The ‘Trader Joe’s’ of law firms


An article in Forbes is about what makes the ‘Trader Joe’s’ grocery chain so successful. It talks about how they provide good value, keep things simple, and give customers an enjoyable experience.

As a regular shopper myself, I have to agree.

But one point in the article, in particular, caught my eye. The way they value and support their employees.

TJ’s, as all the cool kids call it, understands that it is their employees that make everything work. Their employees are well-paid, respected, and empowered to provide customers with outstanding service.

Happy employees make happy customers.

And they do a good job of it. When I ask for something I can’t find, they don’t just tell me which aisle it’s on, they walk me to the item. They always smile and laugh at my jokes in the checkout line.

The people who work at TJ’s are friendly and happy and have a personality.

So, when I read this article, naturally I thought about you and your employees.

Okay, I thought about me and my (former) employees. Did I treat my staff as well as TJ’s treats theirs?

I think most of my employees liked working for me (most of the time). I paid them reasonably well, I didn’t micromanage them or chastise them when they messed up, and since the clients seemed to like them, I think I did okay.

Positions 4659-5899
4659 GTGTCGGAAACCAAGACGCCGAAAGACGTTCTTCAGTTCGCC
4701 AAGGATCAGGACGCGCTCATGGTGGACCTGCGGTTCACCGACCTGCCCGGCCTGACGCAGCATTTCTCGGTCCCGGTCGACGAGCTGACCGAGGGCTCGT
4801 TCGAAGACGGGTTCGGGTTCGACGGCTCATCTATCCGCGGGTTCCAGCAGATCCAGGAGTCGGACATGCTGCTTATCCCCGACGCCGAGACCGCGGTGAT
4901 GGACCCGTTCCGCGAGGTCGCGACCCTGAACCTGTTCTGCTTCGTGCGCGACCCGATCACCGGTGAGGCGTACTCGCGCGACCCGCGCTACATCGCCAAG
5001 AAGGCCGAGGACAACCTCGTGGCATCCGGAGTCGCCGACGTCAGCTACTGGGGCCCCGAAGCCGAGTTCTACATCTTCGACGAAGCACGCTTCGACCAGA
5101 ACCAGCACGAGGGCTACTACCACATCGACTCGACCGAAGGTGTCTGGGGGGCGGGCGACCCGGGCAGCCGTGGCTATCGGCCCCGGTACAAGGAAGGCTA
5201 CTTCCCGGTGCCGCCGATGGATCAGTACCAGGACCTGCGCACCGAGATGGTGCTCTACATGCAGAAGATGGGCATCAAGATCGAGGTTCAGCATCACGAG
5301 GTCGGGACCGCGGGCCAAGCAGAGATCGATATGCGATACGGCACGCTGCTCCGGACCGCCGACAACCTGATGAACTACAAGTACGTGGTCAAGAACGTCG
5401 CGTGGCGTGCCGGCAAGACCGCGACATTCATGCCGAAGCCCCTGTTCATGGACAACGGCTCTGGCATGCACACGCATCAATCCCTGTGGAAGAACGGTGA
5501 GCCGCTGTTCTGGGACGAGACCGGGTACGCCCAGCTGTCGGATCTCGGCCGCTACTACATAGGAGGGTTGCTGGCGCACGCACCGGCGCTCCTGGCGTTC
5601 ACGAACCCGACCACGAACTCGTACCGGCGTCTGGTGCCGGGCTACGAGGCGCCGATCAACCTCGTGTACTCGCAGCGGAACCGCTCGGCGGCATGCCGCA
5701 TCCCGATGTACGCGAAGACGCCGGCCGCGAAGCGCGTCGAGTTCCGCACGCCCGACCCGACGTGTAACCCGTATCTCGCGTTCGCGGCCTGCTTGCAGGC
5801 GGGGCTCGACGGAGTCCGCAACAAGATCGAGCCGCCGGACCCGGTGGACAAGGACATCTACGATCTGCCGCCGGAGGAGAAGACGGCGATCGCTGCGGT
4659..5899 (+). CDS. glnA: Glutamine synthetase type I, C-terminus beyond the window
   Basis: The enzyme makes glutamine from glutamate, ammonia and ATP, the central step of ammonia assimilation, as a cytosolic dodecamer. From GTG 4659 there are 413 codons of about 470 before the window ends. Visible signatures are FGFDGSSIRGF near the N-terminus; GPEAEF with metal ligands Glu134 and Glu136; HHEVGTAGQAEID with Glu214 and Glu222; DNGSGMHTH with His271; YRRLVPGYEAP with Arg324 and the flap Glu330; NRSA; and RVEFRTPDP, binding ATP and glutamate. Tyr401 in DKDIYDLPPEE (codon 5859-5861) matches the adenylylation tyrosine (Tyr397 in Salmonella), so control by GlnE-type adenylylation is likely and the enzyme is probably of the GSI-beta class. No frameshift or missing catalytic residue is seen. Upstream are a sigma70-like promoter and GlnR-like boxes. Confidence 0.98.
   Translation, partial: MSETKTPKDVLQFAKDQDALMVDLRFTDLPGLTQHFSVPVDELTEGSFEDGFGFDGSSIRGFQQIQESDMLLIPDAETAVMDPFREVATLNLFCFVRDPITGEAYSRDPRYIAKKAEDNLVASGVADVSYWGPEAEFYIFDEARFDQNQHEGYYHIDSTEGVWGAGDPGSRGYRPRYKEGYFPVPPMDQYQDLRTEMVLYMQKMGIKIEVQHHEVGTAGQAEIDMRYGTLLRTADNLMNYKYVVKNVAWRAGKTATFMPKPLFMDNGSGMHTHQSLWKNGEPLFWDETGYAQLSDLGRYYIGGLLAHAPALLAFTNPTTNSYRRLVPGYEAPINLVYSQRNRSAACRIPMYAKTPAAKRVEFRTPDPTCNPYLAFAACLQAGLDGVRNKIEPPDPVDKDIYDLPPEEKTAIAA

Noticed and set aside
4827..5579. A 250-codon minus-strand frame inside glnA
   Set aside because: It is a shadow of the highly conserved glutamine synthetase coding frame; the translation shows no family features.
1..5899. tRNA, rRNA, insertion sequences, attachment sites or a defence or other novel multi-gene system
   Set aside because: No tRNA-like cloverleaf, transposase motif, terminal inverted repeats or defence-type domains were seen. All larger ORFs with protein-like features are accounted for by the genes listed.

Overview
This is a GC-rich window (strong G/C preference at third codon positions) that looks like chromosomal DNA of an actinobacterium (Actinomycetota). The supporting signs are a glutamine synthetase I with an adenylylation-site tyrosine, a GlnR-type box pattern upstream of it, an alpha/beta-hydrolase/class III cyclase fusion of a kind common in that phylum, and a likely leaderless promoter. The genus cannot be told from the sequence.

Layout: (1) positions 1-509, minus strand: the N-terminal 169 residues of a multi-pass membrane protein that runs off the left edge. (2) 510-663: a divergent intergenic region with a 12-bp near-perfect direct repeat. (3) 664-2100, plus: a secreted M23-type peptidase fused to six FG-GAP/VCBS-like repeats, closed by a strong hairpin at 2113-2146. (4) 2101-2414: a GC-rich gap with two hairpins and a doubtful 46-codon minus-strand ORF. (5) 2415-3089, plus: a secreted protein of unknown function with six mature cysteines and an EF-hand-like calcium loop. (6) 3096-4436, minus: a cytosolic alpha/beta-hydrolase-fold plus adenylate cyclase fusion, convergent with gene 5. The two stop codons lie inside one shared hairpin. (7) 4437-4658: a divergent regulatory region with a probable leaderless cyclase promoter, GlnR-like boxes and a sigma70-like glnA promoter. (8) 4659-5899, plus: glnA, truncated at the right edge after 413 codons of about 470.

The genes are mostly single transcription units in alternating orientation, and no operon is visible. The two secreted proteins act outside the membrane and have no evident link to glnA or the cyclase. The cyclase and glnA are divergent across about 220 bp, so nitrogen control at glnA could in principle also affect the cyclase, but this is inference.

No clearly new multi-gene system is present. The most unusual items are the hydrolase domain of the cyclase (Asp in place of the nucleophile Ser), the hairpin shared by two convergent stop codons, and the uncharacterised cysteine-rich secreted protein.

Not up to TJ’s standards, I’m sure. But then TJ’s came in at number 23 on Glassdoor’s list of best places to work.

Truth be told, we could “get away” with a lot more back then. Many people were glad to have a job, even if it meant putting up with a boss who didn’t treat them well.

Today? Not so much.

Okay, over to you. How do you do with your employees?

Do you pay them well? Value their work and their contributions to your success?

Do you empower them to provide extraordinary service to your clients?

Do you go out of your way to keep them happy?

It used to be that the client was always right. If a client didn’t get along with one of your employees, for example, you usually took the side of the client.

Today, not so fast.

Employers have come to realize that the client isn’t always right and when they’re wrong, we need to stand up for our employees.

I’m pretty sure that’s how TJ’s does it.

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